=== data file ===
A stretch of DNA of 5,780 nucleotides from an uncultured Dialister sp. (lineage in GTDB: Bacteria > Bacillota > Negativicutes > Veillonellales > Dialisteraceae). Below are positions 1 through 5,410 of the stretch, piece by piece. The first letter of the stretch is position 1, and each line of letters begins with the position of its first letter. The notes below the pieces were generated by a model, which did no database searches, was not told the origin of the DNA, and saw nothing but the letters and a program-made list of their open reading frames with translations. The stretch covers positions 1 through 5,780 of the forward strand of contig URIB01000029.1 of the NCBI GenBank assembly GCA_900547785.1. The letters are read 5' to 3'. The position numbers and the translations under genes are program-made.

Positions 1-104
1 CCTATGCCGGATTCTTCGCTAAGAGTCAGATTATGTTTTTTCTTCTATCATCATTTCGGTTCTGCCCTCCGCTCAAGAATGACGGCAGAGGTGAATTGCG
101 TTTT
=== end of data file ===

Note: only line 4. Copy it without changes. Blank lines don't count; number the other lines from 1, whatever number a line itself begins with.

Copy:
101 TTTT